John Piper on How to Forgive Abusive Parents

Bethlehem College & Seminary Chancellor and Desiring God founder John Piper giving remarks at a conference in January 2019. | YouTube/Desiring God

Reformed theologian and founder John Piper recently gave three points of advice for a person who struggled to forgive their parents for childhood abuse.

In an episode of the podcast “Ask Pastor John” posted Wednesday, an unnamed listener emailed Piper asking how to forgive his parents.

“I’ve been a Christian for seventeen years but struggle with forgiveness of my parents for my abusive childhood. I know that the Lord teaches forgiveness, as does the Bible in many passages. I’m able to forgive others injustices and wrongs, but I really struggle with memories of my childhood,” wrote the listener.

“Please help me to understand how I can get peace over this matter and try to forgive them, a forgiveness that lasts for all time, not just until another memory surfaces.”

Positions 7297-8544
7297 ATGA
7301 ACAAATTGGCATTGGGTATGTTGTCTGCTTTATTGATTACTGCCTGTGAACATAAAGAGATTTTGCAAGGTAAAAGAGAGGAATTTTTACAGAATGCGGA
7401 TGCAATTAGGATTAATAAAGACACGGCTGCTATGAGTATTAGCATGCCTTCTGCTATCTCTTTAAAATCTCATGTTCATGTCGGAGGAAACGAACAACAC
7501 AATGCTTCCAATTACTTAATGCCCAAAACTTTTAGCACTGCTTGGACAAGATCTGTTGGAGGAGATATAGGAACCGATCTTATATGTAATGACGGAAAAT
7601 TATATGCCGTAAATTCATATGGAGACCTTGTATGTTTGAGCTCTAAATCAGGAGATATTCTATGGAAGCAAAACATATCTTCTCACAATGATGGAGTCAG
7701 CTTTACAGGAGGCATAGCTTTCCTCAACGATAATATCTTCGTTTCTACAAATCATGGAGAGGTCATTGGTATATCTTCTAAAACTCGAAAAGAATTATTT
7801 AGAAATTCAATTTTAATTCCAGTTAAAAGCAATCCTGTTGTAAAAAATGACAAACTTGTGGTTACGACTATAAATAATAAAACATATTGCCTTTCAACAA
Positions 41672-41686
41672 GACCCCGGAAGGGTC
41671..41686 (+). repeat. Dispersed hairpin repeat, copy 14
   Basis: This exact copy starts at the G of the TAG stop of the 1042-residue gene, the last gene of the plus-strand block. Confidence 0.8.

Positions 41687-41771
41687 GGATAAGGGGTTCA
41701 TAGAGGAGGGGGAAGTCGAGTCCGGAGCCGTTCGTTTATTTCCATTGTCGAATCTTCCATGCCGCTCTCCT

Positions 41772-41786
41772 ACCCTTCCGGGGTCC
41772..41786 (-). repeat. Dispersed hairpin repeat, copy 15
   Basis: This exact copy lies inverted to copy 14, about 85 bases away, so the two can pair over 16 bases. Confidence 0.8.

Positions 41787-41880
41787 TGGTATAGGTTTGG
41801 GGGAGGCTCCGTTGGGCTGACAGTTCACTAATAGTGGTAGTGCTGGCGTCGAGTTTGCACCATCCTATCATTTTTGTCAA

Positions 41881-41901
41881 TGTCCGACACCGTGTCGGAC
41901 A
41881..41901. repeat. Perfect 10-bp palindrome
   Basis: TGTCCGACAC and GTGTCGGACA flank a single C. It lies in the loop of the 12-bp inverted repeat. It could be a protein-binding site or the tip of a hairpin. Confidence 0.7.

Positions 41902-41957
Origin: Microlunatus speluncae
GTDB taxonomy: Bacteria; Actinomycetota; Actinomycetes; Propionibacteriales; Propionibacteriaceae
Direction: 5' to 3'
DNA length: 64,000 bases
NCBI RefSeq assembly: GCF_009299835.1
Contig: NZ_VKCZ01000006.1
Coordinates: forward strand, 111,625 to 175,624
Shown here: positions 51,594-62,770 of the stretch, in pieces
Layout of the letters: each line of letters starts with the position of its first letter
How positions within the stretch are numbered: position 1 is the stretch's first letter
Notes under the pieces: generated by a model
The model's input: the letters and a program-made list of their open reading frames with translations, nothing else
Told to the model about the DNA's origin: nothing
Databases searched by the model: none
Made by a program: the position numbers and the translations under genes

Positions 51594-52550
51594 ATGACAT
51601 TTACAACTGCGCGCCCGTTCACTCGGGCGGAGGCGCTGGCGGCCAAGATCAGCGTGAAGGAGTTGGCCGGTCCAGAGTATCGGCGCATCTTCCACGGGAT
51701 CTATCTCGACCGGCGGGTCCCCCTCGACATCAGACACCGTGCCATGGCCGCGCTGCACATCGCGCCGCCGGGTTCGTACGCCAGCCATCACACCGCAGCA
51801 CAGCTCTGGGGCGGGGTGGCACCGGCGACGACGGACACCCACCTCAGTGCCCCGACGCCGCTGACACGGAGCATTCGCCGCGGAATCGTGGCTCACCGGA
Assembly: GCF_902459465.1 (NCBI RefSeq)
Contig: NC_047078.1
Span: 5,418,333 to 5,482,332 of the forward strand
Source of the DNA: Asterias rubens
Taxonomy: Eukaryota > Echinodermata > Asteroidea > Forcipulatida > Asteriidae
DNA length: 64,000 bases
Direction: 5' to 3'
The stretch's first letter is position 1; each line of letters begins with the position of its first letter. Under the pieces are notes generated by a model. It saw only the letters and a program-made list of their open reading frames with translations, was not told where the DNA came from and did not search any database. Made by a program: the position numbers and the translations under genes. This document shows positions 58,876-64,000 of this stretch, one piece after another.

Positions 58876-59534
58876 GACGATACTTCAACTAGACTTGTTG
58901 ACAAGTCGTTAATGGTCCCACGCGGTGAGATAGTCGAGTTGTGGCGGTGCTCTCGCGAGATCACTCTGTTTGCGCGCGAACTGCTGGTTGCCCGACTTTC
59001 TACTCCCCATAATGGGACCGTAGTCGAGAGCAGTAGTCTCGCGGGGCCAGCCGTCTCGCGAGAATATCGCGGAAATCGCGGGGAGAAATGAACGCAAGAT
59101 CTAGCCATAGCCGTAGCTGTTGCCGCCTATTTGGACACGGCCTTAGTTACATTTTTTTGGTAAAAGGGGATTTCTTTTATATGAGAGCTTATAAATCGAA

Piper responded by giving three suggestions regarding the issue of forgiveness, starting with pointing out that “being able and willing to forgive grows out from the root of being forgiven.”

“… when I feel most guilty at the horror of my own sin against God and against Jesus, and when I feel most amazed at my own forgiveness, and most stunned at the magnitude of what it cost in Jesus’ suffering, I am least likely to be angry at those moments with those who have wronged me,” said Piper.

“My suggestion is to linger long and deep over the cost, the hope, the preciousness, and the amazing wonder of being forgiven at the cost of Christ’s life.”

Piper then suggested that whenever one feels wronged and demands justice, that they “roll that over onto the judge who judges justly.”

“You don’t have to bear the awful weight of being the judge and the avenger yourself. You can trust that justice will be done,” he continued.

“Punishment will happen in Hell, or will have happened on the cross. Sinners will bear it, or Christ will bear it. You cannot improve upon the justice of God in Christ’s crucifixion or in Hell.”

For his final suggestion, Piper argued that “an unforgiving spirit hurts you more than anyone,” adding that “it does a lot of harm to you and not to others.”

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Source: Christian Post